By Karli Barnett

MIAMI (CBSMiami) – South Florida has seen a resurgence of the coronavirus and that is alarming experts. Broward and Miami-Dade counties have seen positivity rate increases of more than five percent, and more than 9 percent in Monroe.

“We are still seeing cases and they are now rising in our hospitals, here in Miami-Dade,” explains Infectious Disease Specialist, Dr. Aileen Marty. “We are actually seeing an increase in cases again.”

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According to the most recent report from the Florida Department of Health, new case positivity more than doubled in the course of three weeks, from 3.8%, June 18th to 7.8% on July 2nd.

”Younger folks who are not vaccinated is where we are seeing the cases the most,” says Infectious Disease Specialist Dr. Bhavarth Shukla.

Dr. Shukla says the time of the year plays a role in South Florida.

”We tend to go indoors more in the summer because everyone wants air conditioning. We have a sort of parallel to the north and what they see in the winter when everyone goes indoors,” he says. “That’s something we saw last year, as well.”

Even for those who are fully vaccinated, it is possible to still contract the virus. Though symptoms will be less severe, health experts say people need to be mindful.

“If you are going to go into a crowded, indoor, poorly ventilated space with people that you don’t know their vaccine status, you really ought to be masking,” says Dr. Marty.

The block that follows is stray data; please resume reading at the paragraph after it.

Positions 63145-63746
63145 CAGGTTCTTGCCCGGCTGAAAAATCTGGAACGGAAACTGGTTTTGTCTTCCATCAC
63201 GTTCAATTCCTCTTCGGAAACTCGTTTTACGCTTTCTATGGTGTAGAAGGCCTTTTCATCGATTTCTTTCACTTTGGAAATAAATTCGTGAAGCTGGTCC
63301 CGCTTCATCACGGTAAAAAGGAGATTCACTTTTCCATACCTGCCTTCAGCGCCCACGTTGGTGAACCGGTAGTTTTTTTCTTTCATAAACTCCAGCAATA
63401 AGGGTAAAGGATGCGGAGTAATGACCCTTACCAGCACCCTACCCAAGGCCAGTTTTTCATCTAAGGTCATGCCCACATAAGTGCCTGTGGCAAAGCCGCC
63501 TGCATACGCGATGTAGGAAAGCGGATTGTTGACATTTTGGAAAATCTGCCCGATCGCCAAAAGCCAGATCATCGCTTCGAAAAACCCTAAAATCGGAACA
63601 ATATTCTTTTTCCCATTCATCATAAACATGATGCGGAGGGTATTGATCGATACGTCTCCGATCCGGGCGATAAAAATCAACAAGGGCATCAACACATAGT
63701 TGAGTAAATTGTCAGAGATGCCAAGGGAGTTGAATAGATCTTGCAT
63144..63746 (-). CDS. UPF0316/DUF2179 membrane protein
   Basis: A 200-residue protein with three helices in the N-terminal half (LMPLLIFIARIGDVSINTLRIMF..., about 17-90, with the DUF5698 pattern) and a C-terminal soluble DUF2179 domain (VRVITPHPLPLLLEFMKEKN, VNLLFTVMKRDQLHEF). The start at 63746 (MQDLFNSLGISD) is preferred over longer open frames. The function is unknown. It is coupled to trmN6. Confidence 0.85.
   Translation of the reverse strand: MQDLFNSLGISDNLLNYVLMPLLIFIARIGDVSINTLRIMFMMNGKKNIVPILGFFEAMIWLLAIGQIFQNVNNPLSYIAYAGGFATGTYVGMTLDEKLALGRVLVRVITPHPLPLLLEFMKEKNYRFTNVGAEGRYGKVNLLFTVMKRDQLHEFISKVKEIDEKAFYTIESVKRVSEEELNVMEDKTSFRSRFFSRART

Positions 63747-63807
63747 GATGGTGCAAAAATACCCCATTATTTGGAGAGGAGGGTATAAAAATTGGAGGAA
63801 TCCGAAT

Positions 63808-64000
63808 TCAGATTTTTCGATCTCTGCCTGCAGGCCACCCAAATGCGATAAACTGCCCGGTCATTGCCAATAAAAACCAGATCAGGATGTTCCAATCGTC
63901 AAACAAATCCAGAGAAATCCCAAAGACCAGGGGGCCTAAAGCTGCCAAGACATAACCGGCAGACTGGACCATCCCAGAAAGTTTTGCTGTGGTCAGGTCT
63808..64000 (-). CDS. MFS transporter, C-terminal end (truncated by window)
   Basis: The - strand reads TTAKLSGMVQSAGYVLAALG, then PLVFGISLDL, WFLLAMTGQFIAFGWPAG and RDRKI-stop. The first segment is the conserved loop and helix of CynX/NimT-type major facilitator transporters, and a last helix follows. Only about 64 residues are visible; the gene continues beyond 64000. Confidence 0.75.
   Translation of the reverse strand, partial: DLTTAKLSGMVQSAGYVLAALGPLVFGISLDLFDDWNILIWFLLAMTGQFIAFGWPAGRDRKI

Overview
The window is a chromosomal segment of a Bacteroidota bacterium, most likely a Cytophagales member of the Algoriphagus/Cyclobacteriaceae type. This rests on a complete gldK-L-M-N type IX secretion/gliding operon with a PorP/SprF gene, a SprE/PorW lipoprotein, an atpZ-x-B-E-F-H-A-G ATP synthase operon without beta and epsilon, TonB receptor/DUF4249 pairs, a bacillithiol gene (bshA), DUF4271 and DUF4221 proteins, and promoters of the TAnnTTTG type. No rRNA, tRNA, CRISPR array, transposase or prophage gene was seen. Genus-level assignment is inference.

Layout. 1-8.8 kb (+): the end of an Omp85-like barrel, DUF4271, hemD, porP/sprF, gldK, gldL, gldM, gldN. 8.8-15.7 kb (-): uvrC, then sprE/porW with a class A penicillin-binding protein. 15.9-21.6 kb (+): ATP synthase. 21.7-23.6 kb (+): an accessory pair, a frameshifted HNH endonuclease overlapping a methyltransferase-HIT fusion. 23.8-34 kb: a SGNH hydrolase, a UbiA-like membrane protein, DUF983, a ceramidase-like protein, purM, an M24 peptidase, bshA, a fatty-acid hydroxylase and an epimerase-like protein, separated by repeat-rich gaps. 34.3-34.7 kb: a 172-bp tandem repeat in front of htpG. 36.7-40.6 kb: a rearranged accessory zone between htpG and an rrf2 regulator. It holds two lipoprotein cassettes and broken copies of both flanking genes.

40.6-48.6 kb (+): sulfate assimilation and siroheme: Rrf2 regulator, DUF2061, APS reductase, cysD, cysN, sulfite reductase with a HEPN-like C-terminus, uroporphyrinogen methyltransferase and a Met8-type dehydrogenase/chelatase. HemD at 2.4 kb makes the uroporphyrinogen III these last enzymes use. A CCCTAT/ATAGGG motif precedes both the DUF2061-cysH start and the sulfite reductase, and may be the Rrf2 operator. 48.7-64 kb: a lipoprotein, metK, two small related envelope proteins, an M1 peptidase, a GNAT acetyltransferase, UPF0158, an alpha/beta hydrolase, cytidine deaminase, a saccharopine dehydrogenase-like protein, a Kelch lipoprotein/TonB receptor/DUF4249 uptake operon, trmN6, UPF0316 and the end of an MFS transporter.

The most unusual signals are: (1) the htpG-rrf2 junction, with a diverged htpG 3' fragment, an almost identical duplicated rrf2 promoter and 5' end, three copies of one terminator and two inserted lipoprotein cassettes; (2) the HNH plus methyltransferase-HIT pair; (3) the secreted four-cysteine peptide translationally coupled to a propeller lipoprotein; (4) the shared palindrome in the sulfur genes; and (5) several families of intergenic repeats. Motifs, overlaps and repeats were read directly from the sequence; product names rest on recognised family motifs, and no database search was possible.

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Other factors leading to the increase are the variants. The more COVID spreads, the more it mutates.

According to CDC data, in Florida the Alpha variant, which originated in the U.K., makes up 48% of cases.

The Gamma variant from Brazil makes up 18%.

The Delta variant which originated in India makes up 13%.

The Delta is now the dominant strain in the United States and is of particular concern.

“Because it’s so much more efficient at getting into our cells and causing disease and reproducing, you don’t need as many particles a virus entering your body to get you sick,” says Dr. Marty. “Especially if you’re unvaccinated.”

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As cases have gone up, vaccinations over the last few weeks in Florida have gone down. According to the Florida Department of Health report, in the span of three weeks, the number of doses administered went down by about 35%.

Karli Barnett